'Channel Orange' is probably the most important album of the year.  Ocean's sexuality will undoubtedly increase the album's importance in overcoming prejudice in the hip-hop community and promoting compassion.  Yet stylistically Ocean's spectacular production is at the cutting-edge of modern RnB; you can expect countless imitators over the coming months.  Forget the controversy - this is an album of beautiful love songs that capture the thoughts of one brave man's vision, bringing the heart and soul back into R&B.

Gizzle's Choice:
* Thinkin Bout You
* Pyramids
* Lost

Listen: 'Channel Orange' can be streamed from Ocean's website.  It's available to download on iTunes in the UK from July 13th, with physical copies available from July 23rd.

You may also like...
* Drake

Wednesday, 11 July 2012

Ellie Goulding feat Tinie Tempah - Hanging On

Ellie Goulding might be busy hitting the big time over in the States, but she hasn't neglected her UK fans.  Hanging On is a more of a taster of what we can expect from her forthcoming follow-up album to 'Lights' rather than an actual single and follows previous collaboration with Tinie Tempah, Wonderman.  Just ignore the fairly unflattering packshot.

Hanging On is a step away from the folky, electro-pop 'Lights'.  The harp of the opening instantly brings Florence + The Machine to mind, but the track soon moves into more ethereal electronica - like a synthed up Your Song - followed by a satisfying bass drop.  All of this accompanies a vocal that, like it or lump it, is as squeaky as ever.  The final moments include a typical (and unnecessary) rap from Tinie, beginning with the obligatory "YEAH" and ending with the appalling "she broke my heart I took some Gaviscon".  Really Tinie?  REALLY?!  It totally ruins the haunting mood the opening generates.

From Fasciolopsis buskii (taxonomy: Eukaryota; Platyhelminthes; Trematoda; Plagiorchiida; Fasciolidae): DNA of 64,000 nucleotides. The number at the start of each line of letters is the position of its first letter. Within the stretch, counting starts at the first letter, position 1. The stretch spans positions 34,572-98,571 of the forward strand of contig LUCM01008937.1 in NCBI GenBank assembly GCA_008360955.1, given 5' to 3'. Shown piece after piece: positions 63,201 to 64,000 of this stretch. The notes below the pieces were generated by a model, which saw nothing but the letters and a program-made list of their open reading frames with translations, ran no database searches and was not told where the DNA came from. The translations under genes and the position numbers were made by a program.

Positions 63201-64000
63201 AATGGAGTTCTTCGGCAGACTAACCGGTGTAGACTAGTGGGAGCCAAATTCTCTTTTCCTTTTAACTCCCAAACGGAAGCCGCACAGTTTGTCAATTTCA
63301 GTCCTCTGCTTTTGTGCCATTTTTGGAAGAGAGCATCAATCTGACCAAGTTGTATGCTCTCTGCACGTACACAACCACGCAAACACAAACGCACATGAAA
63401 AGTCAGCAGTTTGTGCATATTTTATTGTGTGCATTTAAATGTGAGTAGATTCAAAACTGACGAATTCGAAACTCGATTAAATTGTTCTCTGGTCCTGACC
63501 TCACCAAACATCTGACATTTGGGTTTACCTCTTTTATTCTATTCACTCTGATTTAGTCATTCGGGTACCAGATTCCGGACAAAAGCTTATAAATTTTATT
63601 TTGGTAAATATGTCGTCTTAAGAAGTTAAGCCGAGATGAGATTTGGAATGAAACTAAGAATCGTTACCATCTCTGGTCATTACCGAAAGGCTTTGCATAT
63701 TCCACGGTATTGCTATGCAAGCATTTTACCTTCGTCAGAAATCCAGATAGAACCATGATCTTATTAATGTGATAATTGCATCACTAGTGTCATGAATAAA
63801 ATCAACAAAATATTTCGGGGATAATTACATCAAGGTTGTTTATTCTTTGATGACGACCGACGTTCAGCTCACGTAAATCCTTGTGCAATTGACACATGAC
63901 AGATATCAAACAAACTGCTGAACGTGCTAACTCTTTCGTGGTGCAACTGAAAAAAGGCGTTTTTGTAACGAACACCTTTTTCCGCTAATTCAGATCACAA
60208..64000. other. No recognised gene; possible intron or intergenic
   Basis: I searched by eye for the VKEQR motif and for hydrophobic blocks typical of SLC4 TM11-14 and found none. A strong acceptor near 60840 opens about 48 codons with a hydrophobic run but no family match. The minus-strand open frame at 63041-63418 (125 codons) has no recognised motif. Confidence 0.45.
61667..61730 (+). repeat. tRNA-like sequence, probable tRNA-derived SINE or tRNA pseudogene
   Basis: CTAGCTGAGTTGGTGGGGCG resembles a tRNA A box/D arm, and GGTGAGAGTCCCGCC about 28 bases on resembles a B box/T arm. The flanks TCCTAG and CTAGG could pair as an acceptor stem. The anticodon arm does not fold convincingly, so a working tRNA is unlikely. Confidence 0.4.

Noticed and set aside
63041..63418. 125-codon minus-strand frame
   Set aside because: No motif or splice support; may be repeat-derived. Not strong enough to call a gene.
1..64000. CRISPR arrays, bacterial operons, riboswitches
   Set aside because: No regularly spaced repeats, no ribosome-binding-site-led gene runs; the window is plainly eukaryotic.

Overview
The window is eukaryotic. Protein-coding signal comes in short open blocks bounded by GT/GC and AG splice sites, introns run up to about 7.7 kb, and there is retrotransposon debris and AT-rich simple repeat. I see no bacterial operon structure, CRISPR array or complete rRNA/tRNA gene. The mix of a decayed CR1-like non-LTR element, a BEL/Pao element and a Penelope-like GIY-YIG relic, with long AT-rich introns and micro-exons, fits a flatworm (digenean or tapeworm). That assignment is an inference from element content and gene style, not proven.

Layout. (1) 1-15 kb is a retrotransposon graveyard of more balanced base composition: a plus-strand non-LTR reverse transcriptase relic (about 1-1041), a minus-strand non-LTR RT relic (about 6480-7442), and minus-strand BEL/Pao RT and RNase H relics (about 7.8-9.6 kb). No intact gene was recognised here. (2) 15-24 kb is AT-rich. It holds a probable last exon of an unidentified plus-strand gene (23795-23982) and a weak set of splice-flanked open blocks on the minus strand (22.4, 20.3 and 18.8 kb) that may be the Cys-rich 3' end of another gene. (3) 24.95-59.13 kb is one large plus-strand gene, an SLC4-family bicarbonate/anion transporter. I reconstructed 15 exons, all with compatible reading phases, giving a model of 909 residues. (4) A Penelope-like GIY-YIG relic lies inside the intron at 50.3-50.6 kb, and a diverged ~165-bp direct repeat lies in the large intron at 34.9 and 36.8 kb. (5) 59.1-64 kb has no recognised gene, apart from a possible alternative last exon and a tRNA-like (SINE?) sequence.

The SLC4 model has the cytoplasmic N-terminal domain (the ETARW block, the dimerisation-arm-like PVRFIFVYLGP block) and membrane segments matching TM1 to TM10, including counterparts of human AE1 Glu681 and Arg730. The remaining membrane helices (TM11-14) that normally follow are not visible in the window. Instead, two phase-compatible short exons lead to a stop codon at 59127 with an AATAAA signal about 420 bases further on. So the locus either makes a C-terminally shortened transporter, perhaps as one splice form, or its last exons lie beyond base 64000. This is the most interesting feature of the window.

All of this is well and good, until you realise this is in fact a cover of Active Child's track of the same name.  The mesmeric accompaniment and Pat Grossi's unique vocal haunt with far more impact than Goulding's track.  But hey - though Goulding has lost out this time, if you're yet to listen to Active Child's material then now is the perfect time.


Listen: Hanging On is available for free legal download here.  Active Child's debut album 'You Are All I See' that features Hanging On is available now - listen on Spotify here.

Tuesday, 10 July 2012

Major Lazer - Get Free

Nowadays, producers are becoming just as celebrated as pop stars themselves.  Listening to chart music without hearing some sort of signature sample, riff or sound effect is an increasing rarity.  On the rise is Diplo (aka Thomas Pentz), an American producer who has collaborated with the likes of M.I.A, Beyonce and Usher - his most well known track is probably 2010's Pon De Floor sampled in Beyonce's Run The World.

But Pon De Floor was part of his side project 'Major Lazer' with DJ/Producer Switch. After Switch left the partnership in late 2011, Diplo has been busy producing new music alone under the Major Lazer name and Get Free is the first release.